The exhibition bookshop has a book devoted to the exhibition for sale for 20 pounds, plus copies of virtually every book devoted to computer games that the organisers could lay their hands on, a bit of manga and books devoted to manga, one or two tangentially related board games (Harry Potter, anyone?) a little bit of cyberpunkish sf (The Difference Engine, Do Androids Dream of Electric Sheep), and, perplexingly, a large number of copies of Naomi Klein's "No Logo".

There is also a program of films and lectures/discussions taking place to go with the exhibition. The films are "Tron", "The Driver",
"Crouching Tiger, Hidden Dragon" (huh?) , "Final Fantasy: The Spirits Within", "Resident Evil", "Existenz", "Ghost in the Shell", and "The Matrix", some of which are clearly worth seeing.

What's good? There is some very cool stuff on display. They have a PDP-1. They have lots of old arcade machines. You can play most of the games. Most of the stories in the histories of gaming are here if you look carefully. The final section on the use of the Quake 3 engine in urban design was great. There haven't really been any major museum exhibits on computer games before, and this is a good effort.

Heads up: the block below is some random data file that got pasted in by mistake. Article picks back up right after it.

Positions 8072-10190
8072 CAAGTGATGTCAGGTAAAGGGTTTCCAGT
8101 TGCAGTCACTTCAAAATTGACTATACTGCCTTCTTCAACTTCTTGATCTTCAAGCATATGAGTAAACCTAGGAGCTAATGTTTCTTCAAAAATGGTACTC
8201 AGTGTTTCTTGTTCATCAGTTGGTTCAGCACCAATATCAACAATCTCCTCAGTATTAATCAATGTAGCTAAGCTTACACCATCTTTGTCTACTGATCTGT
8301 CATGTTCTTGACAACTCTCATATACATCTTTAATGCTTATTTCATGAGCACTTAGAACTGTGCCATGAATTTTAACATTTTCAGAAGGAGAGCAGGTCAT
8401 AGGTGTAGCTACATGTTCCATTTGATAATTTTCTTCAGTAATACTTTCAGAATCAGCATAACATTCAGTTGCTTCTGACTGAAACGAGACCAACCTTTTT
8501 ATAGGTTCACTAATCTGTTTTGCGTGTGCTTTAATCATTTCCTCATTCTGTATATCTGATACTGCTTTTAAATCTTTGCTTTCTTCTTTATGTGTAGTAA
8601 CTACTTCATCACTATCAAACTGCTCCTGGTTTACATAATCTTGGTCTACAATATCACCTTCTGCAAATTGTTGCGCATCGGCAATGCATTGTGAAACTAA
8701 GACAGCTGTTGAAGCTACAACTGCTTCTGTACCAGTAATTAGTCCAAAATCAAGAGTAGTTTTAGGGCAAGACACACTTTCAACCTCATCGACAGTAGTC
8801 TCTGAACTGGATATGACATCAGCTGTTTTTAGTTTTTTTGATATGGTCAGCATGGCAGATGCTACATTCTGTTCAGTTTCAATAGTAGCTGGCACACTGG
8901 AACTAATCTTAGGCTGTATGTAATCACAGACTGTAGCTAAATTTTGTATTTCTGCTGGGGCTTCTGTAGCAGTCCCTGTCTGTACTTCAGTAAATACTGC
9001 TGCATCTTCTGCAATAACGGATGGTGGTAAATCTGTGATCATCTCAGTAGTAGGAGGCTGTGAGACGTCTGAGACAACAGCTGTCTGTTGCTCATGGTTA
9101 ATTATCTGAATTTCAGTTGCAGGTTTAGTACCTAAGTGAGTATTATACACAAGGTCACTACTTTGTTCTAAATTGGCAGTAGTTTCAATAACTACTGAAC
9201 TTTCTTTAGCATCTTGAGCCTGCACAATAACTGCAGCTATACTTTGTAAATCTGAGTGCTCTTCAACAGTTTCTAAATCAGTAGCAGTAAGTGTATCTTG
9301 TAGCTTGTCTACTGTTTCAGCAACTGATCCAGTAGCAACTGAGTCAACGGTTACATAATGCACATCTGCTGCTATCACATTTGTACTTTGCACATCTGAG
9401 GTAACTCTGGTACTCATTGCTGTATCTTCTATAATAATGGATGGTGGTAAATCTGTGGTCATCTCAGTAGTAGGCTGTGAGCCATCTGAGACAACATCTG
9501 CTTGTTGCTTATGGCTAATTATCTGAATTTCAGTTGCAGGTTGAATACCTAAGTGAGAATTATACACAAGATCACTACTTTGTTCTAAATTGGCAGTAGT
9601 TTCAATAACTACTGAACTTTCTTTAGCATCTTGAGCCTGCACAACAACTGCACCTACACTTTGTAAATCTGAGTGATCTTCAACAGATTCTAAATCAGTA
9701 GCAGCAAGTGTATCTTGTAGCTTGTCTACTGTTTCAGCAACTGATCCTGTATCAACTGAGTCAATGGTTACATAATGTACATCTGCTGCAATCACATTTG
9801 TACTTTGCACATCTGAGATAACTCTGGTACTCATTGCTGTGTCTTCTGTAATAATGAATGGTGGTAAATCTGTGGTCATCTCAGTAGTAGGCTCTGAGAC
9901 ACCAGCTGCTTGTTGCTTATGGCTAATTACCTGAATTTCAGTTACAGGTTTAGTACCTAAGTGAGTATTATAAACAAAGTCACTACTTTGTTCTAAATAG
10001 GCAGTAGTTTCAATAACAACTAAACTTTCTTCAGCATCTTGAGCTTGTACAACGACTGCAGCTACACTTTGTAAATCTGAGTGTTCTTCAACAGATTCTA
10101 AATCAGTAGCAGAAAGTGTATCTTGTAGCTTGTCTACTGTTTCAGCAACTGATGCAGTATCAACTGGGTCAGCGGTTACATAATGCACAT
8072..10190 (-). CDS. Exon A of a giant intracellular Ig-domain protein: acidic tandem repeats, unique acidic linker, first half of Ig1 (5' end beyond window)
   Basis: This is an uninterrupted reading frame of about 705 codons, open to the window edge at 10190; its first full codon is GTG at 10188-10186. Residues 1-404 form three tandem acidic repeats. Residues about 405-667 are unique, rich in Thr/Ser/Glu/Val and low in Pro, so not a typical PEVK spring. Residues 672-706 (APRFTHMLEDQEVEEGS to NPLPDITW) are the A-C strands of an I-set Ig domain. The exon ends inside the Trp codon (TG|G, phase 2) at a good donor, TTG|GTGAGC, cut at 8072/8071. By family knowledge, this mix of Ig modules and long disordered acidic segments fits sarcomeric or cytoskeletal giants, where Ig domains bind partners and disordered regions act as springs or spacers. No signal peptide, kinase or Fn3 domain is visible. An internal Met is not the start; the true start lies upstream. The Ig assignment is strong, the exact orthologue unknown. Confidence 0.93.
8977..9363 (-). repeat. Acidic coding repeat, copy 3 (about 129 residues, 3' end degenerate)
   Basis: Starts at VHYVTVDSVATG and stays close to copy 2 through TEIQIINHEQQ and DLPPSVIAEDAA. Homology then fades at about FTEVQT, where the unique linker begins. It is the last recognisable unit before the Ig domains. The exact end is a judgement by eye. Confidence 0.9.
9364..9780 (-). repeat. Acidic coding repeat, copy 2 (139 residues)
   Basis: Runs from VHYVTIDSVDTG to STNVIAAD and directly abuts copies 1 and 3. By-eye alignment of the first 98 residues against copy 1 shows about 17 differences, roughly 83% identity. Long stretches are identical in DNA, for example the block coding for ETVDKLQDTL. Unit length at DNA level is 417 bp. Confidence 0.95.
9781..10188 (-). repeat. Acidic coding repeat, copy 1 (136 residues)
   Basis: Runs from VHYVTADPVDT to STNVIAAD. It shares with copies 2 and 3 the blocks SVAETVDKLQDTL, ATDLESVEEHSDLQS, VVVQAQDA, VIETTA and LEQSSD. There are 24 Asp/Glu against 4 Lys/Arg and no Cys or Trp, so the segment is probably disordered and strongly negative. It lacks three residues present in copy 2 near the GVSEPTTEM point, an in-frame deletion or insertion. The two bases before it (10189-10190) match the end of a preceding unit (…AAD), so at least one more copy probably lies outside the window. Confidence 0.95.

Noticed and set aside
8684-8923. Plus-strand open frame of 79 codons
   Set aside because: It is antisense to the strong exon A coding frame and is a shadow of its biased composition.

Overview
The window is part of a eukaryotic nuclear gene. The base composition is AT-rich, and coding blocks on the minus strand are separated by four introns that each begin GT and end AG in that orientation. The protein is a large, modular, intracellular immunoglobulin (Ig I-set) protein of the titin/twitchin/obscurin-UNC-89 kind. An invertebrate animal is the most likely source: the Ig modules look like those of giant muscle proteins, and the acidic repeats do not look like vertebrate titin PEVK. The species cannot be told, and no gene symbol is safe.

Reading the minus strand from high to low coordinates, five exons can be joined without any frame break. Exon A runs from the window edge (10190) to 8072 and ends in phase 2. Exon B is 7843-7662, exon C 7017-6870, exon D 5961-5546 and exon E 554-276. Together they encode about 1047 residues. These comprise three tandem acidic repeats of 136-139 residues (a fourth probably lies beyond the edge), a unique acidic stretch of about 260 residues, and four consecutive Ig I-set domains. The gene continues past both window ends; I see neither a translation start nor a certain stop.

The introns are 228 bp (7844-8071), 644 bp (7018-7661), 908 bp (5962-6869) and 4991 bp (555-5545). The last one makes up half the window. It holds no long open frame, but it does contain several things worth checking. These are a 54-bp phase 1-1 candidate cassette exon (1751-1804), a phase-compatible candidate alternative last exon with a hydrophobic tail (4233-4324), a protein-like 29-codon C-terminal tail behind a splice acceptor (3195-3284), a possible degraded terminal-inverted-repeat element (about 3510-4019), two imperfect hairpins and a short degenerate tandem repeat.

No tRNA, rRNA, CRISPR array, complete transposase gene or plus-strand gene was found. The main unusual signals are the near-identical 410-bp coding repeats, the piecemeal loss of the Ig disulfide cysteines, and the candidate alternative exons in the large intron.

What's bad? There is a lack of coverage of text based games, and anything PC like prior to Windows 95. There is a lack of coverage of PC gaming. Many of the items on display aren't adequately explained. The organisation into categories doesn't really work.

Is it worth spending my money on? Yes.

Rating: 7.5 out of 10.